by Rose Lock
Rosey Pool and the case of the damaged Equiano; or a book made safe and a treasure revealed.
The world of archives works slowly – the papers we hold need care and attention to prepare them for researchers, often to their frustration. But sometimes we get a request that we just can’t say no to, so it’s stoke up the coals and full steam ahead! Sometimes such emergency procedures provide us with surprise gifts, as happened in this case.
Dr. Rosey Pool and her papers are well known to us here in Special Collections, and we’ve always felt the fascinating archive created by a Dutch Jewish teacher and translator involved in the early days of the field of African-American studies was underused by researchers.
Three academics and a performance artist visited The Keep (Dr’s Doug Haynes, Diarmuid Hester and Joanna Pawlik, plus Harold Offeh), and spent days with the papers and through them met Dr. Pool and her friends and colleagues. They plotted and planned to bring Rosey to a wider audience through a series of events connected to the Being Human festival. One of these, ‘Treasures from the Rosey Pool Library’ invited academics to respond to volumes from her bookshelves, discovering Rosey’s interests, obsessions, and the studies she pioneered.
The grounding of these public events in Rosey’s archive and books gave them each a different sort of closeness to her life. Our challenge was to help the main protagonists bring a little extra of Rosey into the rooms. For this event, the presence of Dr. Pool’s books would add an extra dimension to the event, but could we and should we remove them from the safe-keeping of the archive?
Our first instinct as archive staff is ‘yes’ followed swiftly by the proviso ‘as long as it doesn’t damage the original material’. Most of the books were in good condition, so just needed an archival escort to ensure careful handling, an easy thing to accomplish as I was keen to attend the Treasures session already.
Where we met more solid issues was with one volume, ‘The interesting narrative of the life of Olaudah Equiano, or Gustavus Vassa the African, written by himself’ or SxUniversityRareBooks/822 as we call it.
The book, published in 1814, was in a bad way, having spent rather too long on the main library shelves. It needed to be rebound sympathetically, in a way that ensured the information conveyed by the now beyond repair covers was retained, but prevented further damage to the rest of the book. It would have to be dealt with by our East Sussex Record Office colleague Melissa Williams, a highly regarded conservator of many years’ experience, but would it be ready in time? Lucky for us, Melissa relishes a challenge, so one week later we sat in a meeting room looking through leather and board samples, matching colour and texture to the original. Melissa explained that she could remove the original covers, stabilise the book block, and create a new cover that would protect the original pages. This solution would mean that as long as all went to plan, the volume would be ready in time.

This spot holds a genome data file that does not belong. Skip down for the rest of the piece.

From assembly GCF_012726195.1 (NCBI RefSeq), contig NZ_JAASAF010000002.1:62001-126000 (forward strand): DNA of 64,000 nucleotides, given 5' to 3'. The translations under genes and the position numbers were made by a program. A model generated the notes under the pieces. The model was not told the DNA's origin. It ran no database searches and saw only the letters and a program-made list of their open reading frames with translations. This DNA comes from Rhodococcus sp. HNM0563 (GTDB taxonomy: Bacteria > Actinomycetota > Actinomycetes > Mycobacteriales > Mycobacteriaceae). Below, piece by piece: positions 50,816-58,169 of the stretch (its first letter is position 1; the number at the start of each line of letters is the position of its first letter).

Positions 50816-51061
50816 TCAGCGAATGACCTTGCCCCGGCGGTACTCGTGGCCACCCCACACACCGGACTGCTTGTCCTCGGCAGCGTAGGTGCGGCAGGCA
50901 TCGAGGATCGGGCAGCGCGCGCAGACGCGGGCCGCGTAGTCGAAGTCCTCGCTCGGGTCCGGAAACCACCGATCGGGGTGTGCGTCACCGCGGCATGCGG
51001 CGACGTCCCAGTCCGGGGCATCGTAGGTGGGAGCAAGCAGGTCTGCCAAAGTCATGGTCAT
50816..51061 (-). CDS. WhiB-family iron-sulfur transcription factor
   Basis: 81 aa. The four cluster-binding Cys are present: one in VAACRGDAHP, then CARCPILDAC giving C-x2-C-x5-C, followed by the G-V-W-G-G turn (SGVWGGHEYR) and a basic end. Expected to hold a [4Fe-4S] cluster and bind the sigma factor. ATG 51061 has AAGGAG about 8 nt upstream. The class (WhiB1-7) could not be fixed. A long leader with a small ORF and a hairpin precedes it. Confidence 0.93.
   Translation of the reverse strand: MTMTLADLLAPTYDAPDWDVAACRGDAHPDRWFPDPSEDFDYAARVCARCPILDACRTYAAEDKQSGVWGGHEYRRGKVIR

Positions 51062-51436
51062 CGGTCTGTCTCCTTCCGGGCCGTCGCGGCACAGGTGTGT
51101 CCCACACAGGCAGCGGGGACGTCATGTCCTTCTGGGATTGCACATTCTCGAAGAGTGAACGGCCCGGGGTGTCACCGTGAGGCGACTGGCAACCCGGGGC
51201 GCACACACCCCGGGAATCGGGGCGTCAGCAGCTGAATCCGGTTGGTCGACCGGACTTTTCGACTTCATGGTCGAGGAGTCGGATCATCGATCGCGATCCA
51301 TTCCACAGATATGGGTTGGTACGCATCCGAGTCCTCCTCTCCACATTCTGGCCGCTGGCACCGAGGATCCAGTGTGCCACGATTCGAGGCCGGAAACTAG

The book was returned to us 24 hours before the event, beautifully re-covered in a binding that matched the original in feel but was obviously modern. The endplates had been copied and high quality print outs were included in the new binding to prevent the information they held being lost. In the conservation of the book Melissa had uncovered a treasure. A sketch in pencil, partially hidden by the library’ bookplates, was now revealed.
The masts of a ship and a tiny lighthouse had always been visible peeping above the classmark, a tiny hint of a larger image that I found out in the Treasures event had been fascinating and frustrating Dr. Mike Rowland for years as he studied the volume. Now at last the full sketch was revealed. The ship was broken in two and sinking, going down with a single figure on the deck. More sailors, wearing rather fine hats and each bearing an oar, were rowing a small boat away from the wreck, towards a lighthouse the crew should perhaps have paid more attention to. We can date this delightful pencil sketch to pre-1972, when Dr. Pool’s library was donated to the University of Sussex, but past that, it is a mystery. Who was the artist? When was it drawn? The style and material give no clues, nor does the subject matter, which Dr. Rowland suggested may be a scene from the book itself. It remains as baffling as before it was revealed, a charming little piece of marginalia gifted to us by the past.
The original covers are currently on display as part of an exhibition on conservation at The Keep by Ellie King, which includes images of the process of rebinding this book. ‘The interesting narrative of the life of Olaudah Equiano, or Gustavus Vassa the African, written by himself’ can be ordered through The Keep’s online catalogue and viewed in our reading room.